Cliff Bayer arrived at the University of Pennsylvania already an Olympian and the No. 1-ranked foil fencer in the country. He had already won the 1995 U.S. National Championship while still a senior at Riverdale Country School in the Bronx -- at age 17, the youngest person to win the national championship. Not surprisingly, his career as a Quaker was truncated, but with good reason -- he had bigger worlds to conquer. Given his stature at the world level, it was not surprising to see Bayer provide an immediate impact to the Quakers’ foil team in the 1996-97 season. He went 20-4 overall, then 9-1 at the IFA Championships, before rolling to the individual foil title at the Regional Championships. Bayer capped off his superb rookie campaign by winning the NCAA individual title in foil, becoming just the third Penn foilist to win that national championship (and the first since 1973). Bayer would go 20-2 as a sophomore in 1997-98, and once again earn All-America honors with a third-place finish at NCAAs. He would compete just one more time for Penn after that, as a junior against Princeton. By that time, Bayer’s projected international stock was reaching full bloom -- a two-time Junior Nationals champion, in the summer of 1997 he claimed bronze at the Junior World Championships, the first American junior to medal at Worlds, as well as gold at a Junior World Cup event in Aix-en-Provence, France. Bayer also was named to the 1997 U.S. National team, which competed at the World Championships in South Africa, and earned a spot on the team by winning two North America Cup championships and the Can-American Open. A member of the 2000 Olympic Team, Bayer was the first American to win a medal at a senior men’s World Cup event, taking the bronze in Espinho, Portugal in May 1999. He was also the first American to win a World Cup title, winning the World Championship Cup in St. Petersburg, Russia that same year; he won a second World Cup title in April 2000 in Bonn, Germany. Bayer ranked No. 1 in the nation in foil from 1995-2001; was a four-time United States Olympic Committee (USOC) Fencer of the Year, all of them from 1996-2000; was USOC Male Athlete of the Year (May 1999); and was a four-time USFA individual champion.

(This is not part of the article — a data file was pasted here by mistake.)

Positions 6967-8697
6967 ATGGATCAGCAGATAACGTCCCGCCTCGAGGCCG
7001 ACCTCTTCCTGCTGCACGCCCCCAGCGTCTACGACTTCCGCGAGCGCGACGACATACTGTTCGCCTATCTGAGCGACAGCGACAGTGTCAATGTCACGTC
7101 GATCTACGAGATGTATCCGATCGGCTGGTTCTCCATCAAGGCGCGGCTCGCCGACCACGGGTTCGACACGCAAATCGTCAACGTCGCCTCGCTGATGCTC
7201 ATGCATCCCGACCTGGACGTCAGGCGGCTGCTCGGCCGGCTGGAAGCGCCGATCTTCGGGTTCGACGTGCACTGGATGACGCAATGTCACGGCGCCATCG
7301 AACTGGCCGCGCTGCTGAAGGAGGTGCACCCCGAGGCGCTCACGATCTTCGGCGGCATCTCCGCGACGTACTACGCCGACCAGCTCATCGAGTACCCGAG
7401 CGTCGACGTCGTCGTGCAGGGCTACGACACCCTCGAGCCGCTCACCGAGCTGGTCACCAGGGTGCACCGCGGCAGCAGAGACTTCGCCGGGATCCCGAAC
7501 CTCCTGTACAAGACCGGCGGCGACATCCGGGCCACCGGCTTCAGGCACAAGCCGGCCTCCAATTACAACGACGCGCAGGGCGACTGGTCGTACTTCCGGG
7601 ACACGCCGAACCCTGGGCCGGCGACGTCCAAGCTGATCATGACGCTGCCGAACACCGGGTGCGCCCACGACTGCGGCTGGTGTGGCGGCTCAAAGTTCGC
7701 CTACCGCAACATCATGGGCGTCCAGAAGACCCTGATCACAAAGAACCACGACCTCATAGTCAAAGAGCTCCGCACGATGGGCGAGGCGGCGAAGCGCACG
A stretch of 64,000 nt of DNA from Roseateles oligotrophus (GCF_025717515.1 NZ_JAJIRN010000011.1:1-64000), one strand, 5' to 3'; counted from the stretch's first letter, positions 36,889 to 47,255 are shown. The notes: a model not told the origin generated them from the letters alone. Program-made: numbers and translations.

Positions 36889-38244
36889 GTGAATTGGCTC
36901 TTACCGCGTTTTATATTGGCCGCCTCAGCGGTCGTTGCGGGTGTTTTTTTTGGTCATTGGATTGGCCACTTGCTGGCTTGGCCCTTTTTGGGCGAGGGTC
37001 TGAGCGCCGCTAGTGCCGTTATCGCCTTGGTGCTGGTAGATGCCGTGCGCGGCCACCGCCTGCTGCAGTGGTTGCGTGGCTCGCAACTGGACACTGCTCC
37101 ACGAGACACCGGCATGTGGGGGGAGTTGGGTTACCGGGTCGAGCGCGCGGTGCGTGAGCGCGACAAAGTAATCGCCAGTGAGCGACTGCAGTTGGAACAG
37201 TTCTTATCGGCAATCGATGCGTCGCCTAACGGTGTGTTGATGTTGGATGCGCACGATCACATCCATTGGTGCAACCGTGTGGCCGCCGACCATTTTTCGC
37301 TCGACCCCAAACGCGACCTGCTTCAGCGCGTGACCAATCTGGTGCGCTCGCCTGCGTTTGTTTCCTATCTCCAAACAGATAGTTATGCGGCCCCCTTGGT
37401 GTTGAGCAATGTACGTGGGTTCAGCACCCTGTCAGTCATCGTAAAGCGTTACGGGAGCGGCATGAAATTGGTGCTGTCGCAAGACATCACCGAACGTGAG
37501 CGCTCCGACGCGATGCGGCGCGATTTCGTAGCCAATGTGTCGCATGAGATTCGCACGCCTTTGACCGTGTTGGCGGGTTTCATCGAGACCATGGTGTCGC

“I am truly honored to be accepted into the Hall of Fame Class IX at the University of Pennsylvania. My time at Penn as a student-athlete was one of my fondest memories and an experience I will never forget. My years as an undergraduate and graduate student at Penn taught me at a young age how to balance the rigorous academic requirements while excelling in my athletic endeavors. It was these academic lessons and life lessons that have shaped me as a person today. There is no question that Penn gave me the tools that allowed me to be successful both on and off the fencing strip. Penn was incredibly nurturing and supportive to me throughout my experience there. It gave me great pride to win the gold medal as a Quaker at the NCAA Championships in 1996. I remember, returning from the tournament hosted in South Bend, to seeing my name and picture in the Daily Pennsylvanian and feeling such a sense of accomplishment from both the result but also as a member of the Penn fencing team. Coach Micanik was continually an ardent supporter of mine, both while I was a member of his team but even today, almost 11 years after my graduation. Finally, I would like to thank my parents for their continued love and support, forever celebrating with me on my successes and consoling me in my defeats. I am forever grateful to them for providing me with the opportunity to have come to Penn. A journey of a thousand miles begins with a single step, and I am honored that one of my first steps was right here at the University of Pennsylvania.”